Athens-Clarke County offered fewer opportunities to vote early and fewer Election Day polling places last fall than in 2016, despite an uptick in registered voters and turnout that wound up nearly matching the last presidential election, and the local election supervisor argued against a request to open another early voting location, according to documents Flagpole obtained through an open records request.

A numerical dissection of the 2018 election in Athens-Clarke County—which featured unusually long lines and problems counting absentee ballots—reveals a handful of telling observations:

• There were 10,186 more ACC registered voters in the 2018 midterms than the 2016 general election. Of the 70,597 registered voters, 43,450 voted (61.6 percent) in 2018, which was only 2,238 fewer voters than two years before.

• Yet despite the increase of registered voters compared to 2016, in 2018 there were 78 fewer planned hours of advance voting (296 to 218), 59 fewer poll workers (216 to 157) and 10 fewer touch-screen units on Election Day (169 to 159).

• Filling out a provisional ballot was largely a waste of time. Of the 216 ballots filled out, 41 of them were counted (18 percent). In precinct 4B, which had the most provisional ballots requested (32), only two were counted. In 7B, which had the third-most provisional ballots requested (23), not a single one was allowed. The main reason for a provisional ballot request? Voting at the wrong precinct (160).

• Of the 3,609 absentee ballots requested, 3,047 were returned and counted. It should be noted that 290 ballots initially mailed contained an error, listing a candidate in the state Senate District 47 race as a third-party candidate, when he was actually a certified write-in candidate and should not have been on the ballot.

• Nearly as many people voted early (20,014) as on Election Day (20,367). In 2016, 4,000 more people voted early than on Election Day—but more on that later.

• Four precincts were combined with other precincts’ polling places, one of which had nearly 74 percent of its registered voters cast a ballot. The largest non-combined precinct, 2B in East Athens, had the lowest turnout with 47.5 percent of its 4,788 voters, while the two smallest precincts—6D on the Westside (1,586 registered voters) and 5C in Normaltown (1,963)—recorded turnouts of 72 percent and 75.2 percent, respectively.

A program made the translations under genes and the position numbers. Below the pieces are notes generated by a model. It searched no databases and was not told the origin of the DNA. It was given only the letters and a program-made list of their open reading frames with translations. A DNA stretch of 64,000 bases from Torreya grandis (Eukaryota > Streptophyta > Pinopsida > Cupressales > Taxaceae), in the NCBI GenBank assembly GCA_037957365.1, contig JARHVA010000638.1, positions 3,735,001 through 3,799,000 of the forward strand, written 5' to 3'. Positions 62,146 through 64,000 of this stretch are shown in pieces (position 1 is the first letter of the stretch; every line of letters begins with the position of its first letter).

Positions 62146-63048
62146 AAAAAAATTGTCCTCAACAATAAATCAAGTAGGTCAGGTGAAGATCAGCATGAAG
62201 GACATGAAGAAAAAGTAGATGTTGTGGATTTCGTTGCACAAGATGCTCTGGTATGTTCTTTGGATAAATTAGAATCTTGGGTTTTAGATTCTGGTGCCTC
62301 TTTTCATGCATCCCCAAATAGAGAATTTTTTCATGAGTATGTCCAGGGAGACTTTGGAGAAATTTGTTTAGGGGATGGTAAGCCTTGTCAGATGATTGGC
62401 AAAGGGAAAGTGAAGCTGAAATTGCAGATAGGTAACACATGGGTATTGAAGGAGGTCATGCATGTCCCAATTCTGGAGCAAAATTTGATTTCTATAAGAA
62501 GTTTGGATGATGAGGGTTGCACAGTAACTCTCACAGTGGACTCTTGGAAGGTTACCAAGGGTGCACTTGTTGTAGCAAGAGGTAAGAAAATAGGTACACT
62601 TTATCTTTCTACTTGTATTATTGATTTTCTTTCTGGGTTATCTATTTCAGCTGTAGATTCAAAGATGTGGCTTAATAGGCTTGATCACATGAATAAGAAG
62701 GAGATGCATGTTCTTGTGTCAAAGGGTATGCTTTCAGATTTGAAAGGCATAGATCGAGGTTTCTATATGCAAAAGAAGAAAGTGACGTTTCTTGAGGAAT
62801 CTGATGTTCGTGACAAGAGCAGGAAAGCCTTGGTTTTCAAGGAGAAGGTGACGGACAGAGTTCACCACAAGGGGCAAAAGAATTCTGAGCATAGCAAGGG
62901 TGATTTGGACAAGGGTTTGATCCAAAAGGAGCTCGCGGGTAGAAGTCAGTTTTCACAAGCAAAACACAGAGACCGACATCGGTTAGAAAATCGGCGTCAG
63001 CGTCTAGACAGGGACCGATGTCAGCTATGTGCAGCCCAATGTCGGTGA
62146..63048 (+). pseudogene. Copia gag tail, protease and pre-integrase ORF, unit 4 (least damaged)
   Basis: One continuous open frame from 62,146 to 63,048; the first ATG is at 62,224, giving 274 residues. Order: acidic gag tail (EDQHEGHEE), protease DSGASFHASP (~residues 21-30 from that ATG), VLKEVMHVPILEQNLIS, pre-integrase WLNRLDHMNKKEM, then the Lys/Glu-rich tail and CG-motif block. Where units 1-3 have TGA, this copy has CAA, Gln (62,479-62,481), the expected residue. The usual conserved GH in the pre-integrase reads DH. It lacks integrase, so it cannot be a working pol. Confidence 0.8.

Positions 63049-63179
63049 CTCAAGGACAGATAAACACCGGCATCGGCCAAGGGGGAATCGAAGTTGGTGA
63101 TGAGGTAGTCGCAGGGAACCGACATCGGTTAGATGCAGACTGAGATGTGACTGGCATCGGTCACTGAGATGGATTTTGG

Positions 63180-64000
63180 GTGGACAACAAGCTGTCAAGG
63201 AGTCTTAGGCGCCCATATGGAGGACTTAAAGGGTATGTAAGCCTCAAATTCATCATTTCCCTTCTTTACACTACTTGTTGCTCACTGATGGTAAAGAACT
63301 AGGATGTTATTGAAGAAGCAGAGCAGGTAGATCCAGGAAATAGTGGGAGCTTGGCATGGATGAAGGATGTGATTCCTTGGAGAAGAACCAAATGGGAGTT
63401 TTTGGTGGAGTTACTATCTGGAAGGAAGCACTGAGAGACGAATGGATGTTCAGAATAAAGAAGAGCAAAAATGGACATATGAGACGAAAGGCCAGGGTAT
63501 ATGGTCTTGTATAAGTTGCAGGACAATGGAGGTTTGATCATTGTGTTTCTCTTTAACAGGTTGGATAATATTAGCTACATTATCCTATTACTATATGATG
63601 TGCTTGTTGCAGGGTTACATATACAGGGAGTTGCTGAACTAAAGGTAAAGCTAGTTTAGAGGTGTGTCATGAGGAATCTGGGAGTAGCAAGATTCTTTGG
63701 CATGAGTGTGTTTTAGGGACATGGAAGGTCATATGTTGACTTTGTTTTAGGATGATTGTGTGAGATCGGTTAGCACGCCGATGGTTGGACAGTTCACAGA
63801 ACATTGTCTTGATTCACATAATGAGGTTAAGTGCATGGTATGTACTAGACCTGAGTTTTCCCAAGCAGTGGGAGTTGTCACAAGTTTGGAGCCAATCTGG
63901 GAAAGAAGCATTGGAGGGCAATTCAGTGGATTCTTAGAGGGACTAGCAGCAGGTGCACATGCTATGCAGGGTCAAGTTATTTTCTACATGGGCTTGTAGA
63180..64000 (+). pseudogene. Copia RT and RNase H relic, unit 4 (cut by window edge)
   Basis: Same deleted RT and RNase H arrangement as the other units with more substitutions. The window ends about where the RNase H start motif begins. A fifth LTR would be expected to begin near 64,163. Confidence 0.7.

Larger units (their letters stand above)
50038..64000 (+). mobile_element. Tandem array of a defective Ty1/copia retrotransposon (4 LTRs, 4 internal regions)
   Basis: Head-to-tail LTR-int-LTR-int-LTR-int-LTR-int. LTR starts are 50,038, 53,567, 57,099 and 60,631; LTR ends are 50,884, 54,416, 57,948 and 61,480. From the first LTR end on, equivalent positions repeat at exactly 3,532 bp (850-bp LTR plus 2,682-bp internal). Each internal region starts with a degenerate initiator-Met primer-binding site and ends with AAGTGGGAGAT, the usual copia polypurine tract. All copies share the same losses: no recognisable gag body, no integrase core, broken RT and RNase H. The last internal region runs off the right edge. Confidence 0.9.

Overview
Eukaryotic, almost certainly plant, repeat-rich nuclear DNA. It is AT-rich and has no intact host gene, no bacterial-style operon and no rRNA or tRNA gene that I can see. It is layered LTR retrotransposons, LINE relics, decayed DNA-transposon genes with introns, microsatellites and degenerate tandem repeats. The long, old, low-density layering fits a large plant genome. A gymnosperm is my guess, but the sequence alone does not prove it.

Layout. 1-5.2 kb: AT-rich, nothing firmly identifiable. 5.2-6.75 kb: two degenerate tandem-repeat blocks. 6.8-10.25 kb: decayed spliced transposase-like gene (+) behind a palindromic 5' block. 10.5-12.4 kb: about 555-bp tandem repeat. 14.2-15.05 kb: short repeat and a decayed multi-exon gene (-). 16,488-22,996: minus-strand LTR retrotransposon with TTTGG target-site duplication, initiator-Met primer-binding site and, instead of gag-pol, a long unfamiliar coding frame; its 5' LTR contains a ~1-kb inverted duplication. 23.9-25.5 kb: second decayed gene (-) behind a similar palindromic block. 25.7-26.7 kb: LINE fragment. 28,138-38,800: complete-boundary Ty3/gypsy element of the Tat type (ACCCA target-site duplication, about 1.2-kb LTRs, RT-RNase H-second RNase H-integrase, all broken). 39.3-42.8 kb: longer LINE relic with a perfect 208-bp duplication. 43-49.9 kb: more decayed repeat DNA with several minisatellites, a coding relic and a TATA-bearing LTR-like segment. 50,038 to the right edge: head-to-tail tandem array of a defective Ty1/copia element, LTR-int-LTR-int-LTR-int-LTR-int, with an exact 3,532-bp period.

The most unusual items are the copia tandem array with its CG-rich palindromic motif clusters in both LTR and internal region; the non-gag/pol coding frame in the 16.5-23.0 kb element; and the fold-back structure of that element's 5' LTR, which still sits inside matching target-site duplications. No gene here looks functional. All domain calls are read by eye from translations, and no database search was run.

What does this all add up to? It was the first big election in Athens for Director of Elections and Voter Registration Charlotte Sosebee, who came to work here from Hall County after the November 2016 election. While Hall County does have 45,000 more voters, the two counties’ demographics are much different, with more black voters in Clarke and more Hispanic and white voters in Hall. Sosebee admitted she’s still getting a read on ACC’s electoral tendencies.

“I’m learning my new area, and there are some things that we need to work on,” she said during an interview last month. “My goal is to have us ready for 2019 so that 2020 will be smooth. That’s my plan.”

But there were some moves made—and not made—that might have smoothed certain bumps along the 2018 road.

The numbers show that more early voting opportunities could have made a difference. Plans for advance voting at Cedar Shoals High School were painted as a last-minute idea by both Sosebee and some members of the ACC Board of Elections, but recently obtained documents tell a different story.

The same day—Aug. 21—that BOE member Jesse Evans called Sosebee to inquire about early voting at CSHS, Sosebee sent an email to BOE Chairman Charles Knapper giving him a heads-up that Evans would contact him and detailing all the reasons early voting at CSHS shouldn’t happen. While she did note that delaying the hours there would give commuters a chance to vote that they didn’t normally have, she cited staff shortages, lack of laptops, IT issues and a short time frame as reasons not to move forward. “Really and truly, with consideration of the things I mentioned, we are too far into the preplanning of the process to make any changes,” she wrote in the email to Knapper.

Sosebee continued that “it should also meet the approval of the board for us to include an additional site and your next meeting is 9/4, which would be too late to even consider the possibilities.”

Meanwhile, Evans, unaware of those machinations, received approval from Cedar Shoals principal Derrick Maxwell to host early voting there, and prepared a schedule to account for time to get the machines in and set up the IT for one day of voting. Sosebee told Evans the BOE had to decide if CSHS was a go at its Sept. 4 meeting, but in the email added that “it may be too late in the game to make additions; plans for other sites are already in motion and information updated already with our ballot builder.”